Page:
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Hopf violin id


Mat Roop
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I recently read a description of an  identifiable feature of Hopf violins ..." its slightly "angular" upper bout

What is meant by "angular"?  ... is that the slight reduction of rib height from the upper blocks to the neck? 

If so, is that peculiar to Hopf, primarily?

Cheers, Mat

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The masses of the Dutzendarbeit fiddles with “Hopf” stamp, made by many artisans not necessarily named Hopf, supplied through wholesalers like G.A.Pfretschner et al had a squarish outline, which is probably what is meant. Funnily enough, if you go to the Museum in Markneukirchen and look at instruments made by a real person called Hopf, they aren’t really like that at all, so you should probably change your reading habits:)

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22 minutes ago, Mat Roop said:

I recently read a description of an  identifiable feature of Hopf violins ..." its slightly "angular" upper bout

What is meant by "angular"?…

I’ve most-often heard Hopfs described as “square-shouldered,” meaning that, in outline, the upper part of the upper bout has less curve than most violins and is perpendicular to the instrument centerline, and then at the “shoulders” the outline turns rather abruptly and becomes parallel to the centerline before turning in toward the C bouts.

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18 hours ago, jacobsaunders said:

The masses of the Dutzendarbeit fiddles with “Hopf” stamp, made by many artisans not necessarily named Hopf, supplied through wholesalers like G.A.Pfretschner et al had a squarish outline, which is probably what is meant.

Isn't that squarish outline and model the primary distinguishing features of the Dutzendarbeit fiddles from Klingenthal compared to similarly made violins from Markneukirchen?

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27 minutes ago, GeorgeH said:

Care to elaborate? Are there any distinguishing features of the Dutzendarbeit fiddles from Klingenthal compared to cottage industry violins from Markneukirchen? Thank you.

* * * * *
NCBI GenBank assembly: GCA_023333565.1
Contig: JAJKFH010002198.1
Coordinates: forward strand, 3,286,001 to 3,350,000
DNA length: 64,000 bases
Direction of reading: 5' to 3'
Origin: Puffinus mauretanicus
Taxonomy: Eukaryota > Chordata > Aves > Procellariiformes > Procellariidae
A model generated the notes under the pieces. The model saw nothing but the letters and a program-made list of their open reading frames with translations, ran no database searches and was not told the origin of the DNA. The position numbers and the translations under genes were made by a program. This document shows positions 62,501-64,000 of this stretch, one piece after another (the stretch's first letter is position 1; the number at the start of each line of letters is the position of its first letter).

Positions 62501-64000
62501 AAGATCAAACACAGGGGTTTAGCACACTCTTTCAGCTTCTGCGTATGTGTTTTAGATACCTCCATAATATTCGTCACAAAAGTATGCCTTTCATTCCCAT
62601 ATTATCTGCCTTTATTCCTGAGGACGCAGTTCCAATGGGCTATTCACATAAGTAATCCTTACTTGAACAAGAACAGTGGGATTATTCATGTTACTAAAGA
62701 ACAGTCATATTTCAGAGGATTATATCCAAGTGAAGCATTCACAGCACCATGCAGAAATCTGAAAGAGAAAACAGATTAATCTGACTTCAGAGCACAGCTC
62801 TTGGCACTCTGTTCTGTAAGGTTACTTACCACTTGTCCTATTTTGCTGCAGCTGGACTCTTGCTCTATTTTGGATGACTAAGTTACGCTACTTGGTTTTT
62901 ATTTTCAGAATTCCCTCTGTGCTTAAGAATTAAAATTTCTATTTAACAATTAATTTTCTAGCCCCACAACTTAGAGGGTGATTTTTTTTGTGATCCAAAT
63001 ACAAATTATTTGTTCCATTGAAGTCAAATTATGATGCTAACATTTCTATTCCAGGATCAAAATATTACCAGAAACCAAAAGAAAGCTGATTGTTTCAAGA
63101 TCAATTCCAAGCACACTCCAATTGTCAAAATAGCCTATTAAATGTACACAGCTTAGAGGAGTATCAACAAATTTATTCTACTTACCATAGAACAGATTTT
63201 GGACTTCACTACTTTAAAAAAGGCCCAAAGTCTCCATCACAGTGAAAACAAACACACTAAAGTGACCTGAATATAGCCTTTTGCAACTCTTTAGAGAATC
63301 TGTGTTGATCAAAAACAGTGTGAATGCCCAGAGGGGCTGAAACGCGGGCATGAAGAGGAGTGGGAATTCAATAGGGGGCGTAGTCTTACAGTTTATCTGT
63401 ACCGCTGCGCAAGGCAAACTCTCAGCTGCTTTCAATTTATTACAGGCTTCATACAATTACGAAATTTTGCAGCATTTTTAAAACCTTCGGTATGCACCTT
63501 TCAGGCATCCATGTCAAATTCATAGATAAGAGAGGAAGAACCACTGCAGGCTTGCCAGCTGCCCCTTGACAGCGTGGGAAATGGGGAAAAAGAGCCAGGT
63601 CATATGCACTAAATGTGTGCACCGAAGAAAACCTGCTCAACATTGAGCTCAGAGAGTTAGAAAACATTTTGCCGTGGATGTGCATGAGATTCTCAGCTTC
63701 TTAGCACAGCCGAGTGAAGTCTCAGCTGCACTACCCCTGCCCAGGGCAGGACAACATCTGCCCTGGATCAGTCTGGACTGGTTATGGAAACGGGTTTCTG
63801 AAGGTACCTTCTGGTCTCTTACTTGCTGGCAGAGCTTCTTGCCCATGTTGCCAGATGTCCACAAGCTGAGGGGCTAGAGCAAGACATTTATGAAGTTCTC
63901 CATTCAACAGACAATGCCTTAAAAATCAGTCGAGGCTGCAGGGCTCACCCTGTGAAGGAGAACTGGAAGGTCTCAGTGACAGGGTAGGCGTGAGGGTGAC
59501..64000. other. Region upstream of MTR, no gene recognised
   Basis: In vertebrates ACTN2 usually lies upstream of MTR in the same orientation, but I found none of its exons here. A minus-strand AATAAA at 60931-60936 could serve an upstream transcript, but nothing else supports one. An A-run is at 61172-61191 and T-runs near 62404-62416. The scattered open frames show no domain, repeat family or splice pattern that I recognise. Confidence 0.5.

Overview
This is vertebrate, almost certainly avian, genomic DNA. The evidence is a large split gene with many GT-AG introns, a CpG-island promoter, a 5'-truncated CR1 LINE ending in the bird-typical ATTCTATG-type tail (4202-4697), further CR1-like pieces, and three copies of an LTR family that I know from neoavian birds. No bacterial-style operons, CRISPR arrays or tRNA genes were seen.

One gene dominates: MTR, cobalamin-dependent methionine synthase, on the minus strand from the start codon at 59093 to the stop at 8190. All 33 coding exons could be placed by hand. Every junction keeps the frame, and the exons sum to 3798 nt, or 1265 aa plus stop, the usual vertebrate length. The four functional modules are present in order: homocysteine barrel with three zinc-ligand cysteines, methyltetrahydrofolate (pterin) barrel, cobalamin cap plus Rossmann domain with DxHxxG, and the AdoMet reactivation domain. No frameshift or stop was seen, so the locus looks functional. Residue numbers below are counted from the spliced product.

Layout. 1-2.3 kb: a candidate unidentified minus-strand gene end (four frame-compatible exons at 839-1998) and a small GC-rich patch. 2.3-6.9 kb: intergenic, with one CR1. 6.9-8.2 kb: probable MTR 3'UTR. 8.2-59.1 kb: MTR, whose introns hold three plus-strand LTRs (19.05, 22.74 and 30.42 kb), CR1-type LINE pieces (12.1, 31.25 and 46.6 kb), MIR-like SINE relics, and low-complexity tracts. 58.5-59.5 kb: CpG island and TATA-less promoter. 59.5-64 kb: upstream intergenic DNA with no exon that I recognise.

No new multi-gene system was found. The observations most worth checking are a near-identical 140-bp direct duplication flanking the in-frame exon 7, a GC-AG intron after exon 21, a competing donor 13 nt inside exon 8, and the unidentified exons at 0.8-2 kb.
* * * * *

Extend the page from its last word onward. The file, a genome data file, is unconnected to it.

If you are suggesting that the Dutzendarbeit with squarish shoulders are from Klingenthal, and the ones from Markneukirchen have roundish outlines and Bob’s your uncle, as an attribution approach, I would find that pretty lobotomised

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4 minutes ago, jacobsaunders said:

If you are suggesting that the Dutzendarbeit with squarish shoulders are from Klingenthal, and the ones from Markneukirchen have roundish outlines and Bob’s your uncle, as an attribution approach, I would find that pretty lobotomised

I am asking a question, and not assuming nor suggesting an answer. 

Are there any distinguishing features of the mass-produced fiddles from Klingenthal compared to cottage industry violins from Markneukirchen? If yes, could you elaborate on what those features are?

And I do not have an Uncle Bob. :)

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25 minutes ago, GeorgeH said:

I am asking a question, and not assuming nor suggesting an answer. 

Are there any distinguishing features of the mass-produced fiddles from Klingenthal compared to cottage industry violins from Markneukirchen? If yes, could you elaborate on what those features are?

And I do not have an Uncle Bob. :)

The Vogtländische Dutzendarbeit of the last quarter of the 19th C used a more or less identical system of work throughout the area, and are thus impossible to divide up into each of the 27 or so towns/villages

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30 minutes ago, reg said:

So why, Jacob, are some so very square and others rounded down but all from the same region?

Was it at the whim of the maker or just a prevailing fashion?

They come in all sorts of shapes and sizes, it would be naive to suppose each of the 30 odd towns/villages had their own exclusive shape. 

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1 hour ago, jacobsaunders said:

The Vogtländische Dutzendarbeit of the last quarter of the 19th C used a more or less identical system of work throughout the area, and are thus impossible to divide up into each of the 27 or so towns/villages

43 minutes ago, jacobsaunders said:

They come in all sorts of shapes and sizes, it would be naive to suppose each of the 30 odd towns/villages had their own exclusive shape. 

Did the buyers make the decisions as to what models and/or shapes were to be made and how many? 

In the states, the vast majority of cottage industry violins with "Hopf" stamped under the button have this square shoulder shape. 

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I think most of us define "Hopfs" based on the stamp. I suspect that these stamps have little to do with the intention of the makers, but were just randomly put on instruments by a middle man. Maybe they preferred to put the Hopf stamp on squarer fiddles and a "Glass" stamp on others. But thats really all they are - stamps.

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